If the "collective efficacy" thesis has validity, we should ask whether those informal social controls weakened during that period, and whether they had a role in the re-emergence of safer communities.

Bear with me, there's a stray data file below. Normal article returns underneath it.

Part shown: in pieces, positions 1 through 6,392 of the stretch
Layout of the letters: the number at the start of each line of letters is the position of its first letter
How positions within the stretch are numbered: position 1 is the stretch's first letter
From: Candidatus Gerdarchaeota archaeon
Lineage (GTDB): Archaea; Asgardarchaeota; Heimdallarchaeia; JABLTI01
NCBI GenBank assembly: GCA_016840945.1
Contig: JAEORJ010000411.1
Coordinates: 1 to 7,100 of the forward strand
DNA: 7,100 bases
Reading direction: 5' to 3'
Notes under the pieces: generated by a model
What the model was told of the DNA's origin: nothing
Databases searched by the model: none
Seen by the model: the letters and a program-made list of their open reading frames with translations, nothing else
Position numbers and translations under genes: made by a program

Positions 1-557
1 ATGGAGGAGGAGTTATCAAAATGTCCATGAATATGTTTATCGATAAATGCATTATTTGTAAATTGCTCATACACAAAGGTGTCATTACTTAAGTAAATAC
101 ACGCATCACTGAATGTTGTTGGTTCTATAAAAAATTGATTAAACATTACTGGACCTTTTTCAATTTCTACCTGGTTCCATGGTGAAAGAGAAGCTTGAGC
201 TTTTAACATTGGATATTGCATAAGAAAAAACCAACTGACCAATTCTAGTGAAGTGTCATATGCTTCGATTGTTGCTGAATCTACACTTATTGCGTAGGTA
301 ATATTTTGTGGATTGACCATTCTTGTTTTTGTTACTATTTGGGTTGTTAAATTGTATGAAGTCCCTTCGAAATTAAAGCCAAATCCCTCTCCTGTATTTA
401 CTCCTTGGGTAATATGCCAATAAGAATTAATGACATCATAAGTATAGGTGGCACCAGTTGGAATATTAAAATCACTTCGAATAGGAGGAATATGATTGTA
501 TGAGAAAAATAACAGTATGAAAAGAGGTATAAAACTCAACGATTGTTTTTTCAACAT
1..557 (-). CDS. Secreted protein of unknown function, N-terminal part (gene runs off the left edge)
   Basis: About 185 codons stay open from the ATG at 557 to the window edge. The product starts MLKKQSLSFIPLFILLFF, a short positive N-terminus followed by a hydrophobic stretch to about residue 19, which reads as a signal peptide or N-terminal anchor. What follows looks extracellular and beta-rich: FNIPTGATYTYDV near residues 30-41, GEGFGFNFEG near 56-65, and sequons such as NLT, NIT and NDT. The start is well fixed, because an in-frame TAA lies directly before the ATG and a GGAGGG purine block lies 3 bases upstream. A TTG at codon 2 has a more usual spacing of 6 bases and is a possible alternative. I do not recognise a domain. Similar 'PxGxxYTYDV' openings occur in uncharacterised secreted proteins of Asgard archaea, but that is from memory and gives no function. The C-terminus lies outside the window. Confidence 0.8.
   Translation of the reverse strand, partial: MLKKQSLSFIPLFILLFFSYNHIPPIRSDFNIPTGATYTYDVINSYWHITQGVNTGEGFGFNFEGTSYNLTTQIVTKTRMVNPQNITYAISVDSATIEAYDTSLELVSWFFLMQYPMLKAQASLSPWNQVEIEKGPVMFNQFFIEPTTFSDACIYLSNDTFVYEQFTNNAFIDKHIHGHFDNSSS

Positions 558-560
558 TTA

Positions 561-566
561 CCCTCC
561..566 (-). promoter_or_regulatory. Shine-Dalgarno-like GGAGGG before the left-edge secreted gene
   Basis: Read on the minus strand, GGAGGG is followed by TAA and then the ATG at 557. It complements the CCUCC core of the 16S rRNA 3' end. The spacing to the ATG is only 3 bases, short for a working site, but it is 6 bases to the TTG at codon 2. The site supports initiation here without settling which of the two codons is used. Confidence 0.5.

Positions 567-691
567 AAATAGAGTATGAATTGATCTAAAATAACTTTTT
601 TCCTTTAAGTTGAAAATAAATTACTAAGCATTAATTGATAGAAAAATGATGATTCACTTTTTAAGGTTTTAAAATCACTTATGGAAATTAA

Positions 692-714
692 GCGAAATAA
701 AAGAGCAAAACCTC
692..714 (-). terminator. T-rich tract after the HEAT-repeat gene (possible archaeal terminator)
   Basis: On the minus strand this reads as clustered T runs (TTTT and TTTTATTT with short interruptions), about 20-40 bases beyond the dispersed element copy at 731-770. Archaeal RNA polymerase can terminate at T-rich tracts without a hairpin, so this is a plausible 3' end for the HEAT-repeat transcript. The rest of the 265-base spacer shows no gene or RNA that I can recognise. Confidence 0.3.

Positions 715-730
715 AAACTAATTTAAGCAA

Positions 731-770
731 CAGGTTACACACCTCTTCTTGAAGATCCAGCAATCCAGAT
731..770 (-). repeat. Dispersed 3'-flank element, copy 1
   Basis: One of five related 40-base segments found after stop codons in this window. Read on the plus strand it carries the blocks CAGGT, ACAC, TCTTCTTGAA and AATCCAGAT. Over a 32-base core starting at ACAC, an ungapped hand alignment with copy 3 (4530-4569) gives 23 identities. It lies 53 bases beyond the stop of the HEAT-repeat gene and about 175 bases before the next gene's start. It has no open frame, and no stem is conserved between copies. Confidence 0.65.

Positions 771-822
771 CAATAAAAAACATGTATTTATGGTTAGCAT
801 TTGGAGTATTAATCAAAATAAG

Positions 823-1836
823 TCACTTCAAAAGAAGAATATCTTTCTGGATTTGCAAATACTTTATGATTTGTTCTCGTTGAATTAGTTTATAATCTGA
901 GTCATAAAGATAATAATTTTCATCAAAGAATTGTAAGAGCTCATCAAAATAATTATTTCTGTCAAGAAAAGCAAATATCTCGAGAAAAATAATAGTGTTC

There are those who argue that an understanding of the role of community in crime prevention is the missing piece in our research knowledge base. And they argue that the last decade, because of its extreme rise and fall of violent crime, provides the natural setting for understanding those dynamics. Roger Conner, who is a community activist who fought to rescue his own neighborhood in Washington, DC from crack dealers, and is now the Executive Director of the Center for the Community Interest, has coined a wonderful phrase for this phenomenon. He says we witnessed the "release of the antibodies" -- that at some point in time, the healthy forces in these devastated communities said they could take it no more, and mustered their collective strength to fight back. George Kelling recently offered a similar explanation for crime's decline in New York City. At his lecture in December, as part of NIJ's series called Perspectives on Crime and Justice, he said that the first healthy sign in New York's return to safety was the organization of community groups -- tenant organizations, business improvement districts, block watchers, safety coalitions -- that fought to restore order, and their efforts were then met by a police department that had been transformed to be more receptive, flexible and effective in responding to crime conditions.13